On April 3, 2014, Community and Social Services Minister Ted McMeekin announced that there would be no merger of Ontario Disability Support Program (ODSP) and Ontario Works (OW) programs. This announcement was satisfying news for thousands on Ontario residents and OPSEU members, who have been lobbying for nearly 18 months against such a merger.
In its final Oct. 24 2012 report, the Liberals’ Commission for the Review of Social Assistance made several troubling recommendations that would potentially cut incomes and make life harder for people with disabilities receiving ODSP. One such recommendation was the merger of ODSP with OW. The recommendations came despite numerous submissions from OPSEU and other community stakeholders opposing such an action.
After the recommendations were announced, members ramped up the ODSP campaign. We joined forces with the ODSP Action Coalition, a province-wide coalition of people with lived experience on ODSP. OPSEU members collected 5,000 postcards and letters opposing the merger, which they sent to the government. Members lobbied their own MPPs, and held a well-attended joint lobby day on April 10, 2013 at Queen’s Park. People with disabilities and the front-line staff who support them told more than 30 MPPs, including several cabinet ministers, to improve disability benefits but not in the ways the Commission recommended.
Through OPSEU member engagement, active partnership with community allies and strong consistent messages, the tide has been turned. This victory was possible because OPSEU members, who are passionate and dedicated to the work they do and the people the assist, responded to the challenge.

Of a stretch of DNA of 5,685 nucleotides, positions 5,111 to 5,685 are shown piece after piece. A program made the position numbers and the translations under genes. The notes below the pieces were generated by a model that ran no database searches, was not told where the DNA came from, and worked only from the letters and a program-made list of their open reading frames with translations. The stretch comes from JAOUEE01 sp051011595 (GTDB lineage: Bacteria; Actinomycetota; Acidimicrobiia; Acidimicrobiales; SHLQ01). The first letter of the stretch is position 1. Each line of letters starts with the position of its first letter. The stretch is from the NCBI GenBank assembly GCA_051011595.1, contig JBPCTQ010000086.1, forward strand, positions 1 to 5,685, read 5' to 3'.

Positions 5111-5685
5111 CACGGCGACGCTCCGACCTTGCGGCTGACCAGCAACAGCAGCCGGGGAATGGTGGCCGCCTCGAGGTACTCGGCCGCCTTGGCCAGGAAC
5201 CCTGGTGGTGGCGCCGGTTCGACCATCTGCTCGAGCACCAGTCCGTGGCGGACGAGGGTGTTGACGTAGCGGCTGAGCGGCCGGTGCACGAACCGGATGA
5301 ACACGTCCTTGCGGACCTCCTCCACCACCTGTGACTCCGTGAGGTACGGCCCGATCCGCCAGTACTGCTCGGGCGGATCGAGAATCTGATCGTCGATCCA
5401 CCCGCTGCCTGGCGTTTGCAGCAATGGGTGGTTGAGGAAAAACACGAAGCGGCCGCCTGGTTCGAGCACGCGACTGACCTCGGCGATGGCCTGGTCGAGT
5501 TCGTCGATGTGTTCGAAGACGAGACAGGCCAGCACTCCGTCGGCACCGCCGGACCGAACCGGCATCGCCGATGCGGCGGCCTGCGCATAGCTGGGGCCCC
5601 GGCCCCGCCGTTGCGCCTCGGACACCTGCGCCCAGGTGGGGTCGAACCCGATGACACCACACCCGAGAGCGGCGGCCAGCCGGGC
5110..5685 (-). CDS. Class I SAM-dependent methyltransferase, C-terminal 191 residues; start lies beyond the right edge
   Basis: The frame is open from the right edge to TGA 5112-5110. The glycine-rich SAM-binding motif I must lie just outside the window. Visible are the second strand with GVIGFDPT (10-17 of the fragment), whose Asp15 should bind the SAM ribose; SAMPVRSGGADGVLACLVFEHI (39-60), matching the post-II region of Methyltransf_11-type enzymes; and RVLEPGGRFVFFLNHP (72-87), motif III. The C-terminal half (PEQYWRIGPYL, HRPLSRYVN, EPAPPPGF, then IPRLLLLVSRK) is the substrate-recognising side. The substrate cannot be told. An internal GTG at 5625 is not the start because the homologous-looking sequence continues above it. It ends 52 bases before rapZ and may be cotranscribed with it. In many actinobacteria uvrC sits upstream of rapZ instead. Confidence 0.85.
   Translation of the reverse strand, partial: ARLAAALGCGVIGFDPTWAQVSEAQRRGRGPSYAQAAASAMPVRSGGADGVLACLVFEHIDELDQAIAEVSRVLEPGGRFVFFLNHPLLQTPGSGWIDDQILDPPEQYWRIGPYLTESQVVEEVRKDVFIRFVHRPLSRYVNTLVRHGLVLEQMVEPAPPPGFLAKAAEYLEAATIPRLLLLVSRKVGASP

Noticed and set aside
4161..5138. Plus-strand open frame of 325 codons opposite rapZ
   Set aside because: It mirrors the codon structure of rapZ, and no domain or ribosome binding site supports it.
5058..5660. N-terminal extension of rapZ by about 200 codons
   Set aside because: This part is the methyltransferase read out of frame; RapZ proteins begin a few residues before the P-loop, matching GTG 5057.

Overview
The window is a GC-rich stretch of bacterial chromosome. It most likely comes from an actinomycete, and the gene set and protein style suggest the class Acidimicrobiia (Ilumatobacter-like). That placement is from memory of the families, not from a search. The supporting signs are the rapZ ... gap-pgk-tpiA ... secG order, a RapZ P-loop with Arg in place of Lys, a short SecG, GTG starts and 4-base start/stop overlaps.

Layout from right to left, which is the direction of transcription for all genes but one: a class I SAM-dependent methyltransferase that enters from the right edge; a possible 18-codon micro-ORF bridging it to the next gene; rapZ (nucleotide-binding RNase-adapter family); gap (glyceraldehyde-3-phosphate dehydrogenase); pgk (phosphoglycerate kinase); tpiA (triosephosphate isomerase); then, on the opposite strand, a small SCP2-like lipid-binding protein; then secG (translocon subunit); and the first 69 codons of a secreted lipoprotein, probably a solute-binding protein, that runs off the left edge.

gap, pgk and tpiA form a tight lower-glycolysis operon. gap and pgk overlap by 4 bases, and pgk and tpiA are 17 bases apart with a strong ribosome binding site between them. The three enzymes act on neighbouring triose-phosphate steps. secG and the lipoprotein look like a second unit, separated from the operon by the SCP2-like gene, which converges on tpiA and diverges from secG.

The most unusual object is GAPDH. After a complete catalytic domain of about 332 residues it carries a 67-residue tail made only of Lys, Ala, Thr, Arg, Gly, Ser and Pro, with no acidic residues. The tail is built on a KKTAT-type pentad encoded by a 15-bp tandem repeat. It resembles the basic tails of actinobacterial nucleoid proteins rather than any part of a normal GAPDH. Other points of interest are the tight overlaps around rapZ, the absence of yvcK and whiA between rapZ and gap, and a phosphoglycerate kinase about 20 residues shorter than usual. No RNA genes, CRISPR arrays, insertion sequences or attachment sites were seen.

OPSEU President Warren (Smokey) Thomas said that this proves once again how motivated members and community alliances can achieve major victories. “Minister McMeekin stated ‘We’ve heard loud and clear from virtually everybody that this isn’t the way to go,’” Thomas said. “Those voices he heard so loudly were the voices of our members and the ODSP Action Coalition, working together for the common goal of protecting vulnerable people relying on public services.”
This IS a great victory, but the fight is not yet over. With caseloads of 250- 350 cases per worker, members continue to struggle to provide the best possible assistance to approximately 415,000 Ontarians. Our members remain concerned about the Liberals implementing other of the Commission’s harmful recommendations, including requiring people on ODSP to participate in the workforce.
Most of all, we must continue our 2014 collective bargaining efforts to fend off the “race to the bottom” approach of contract takeaways by the employers.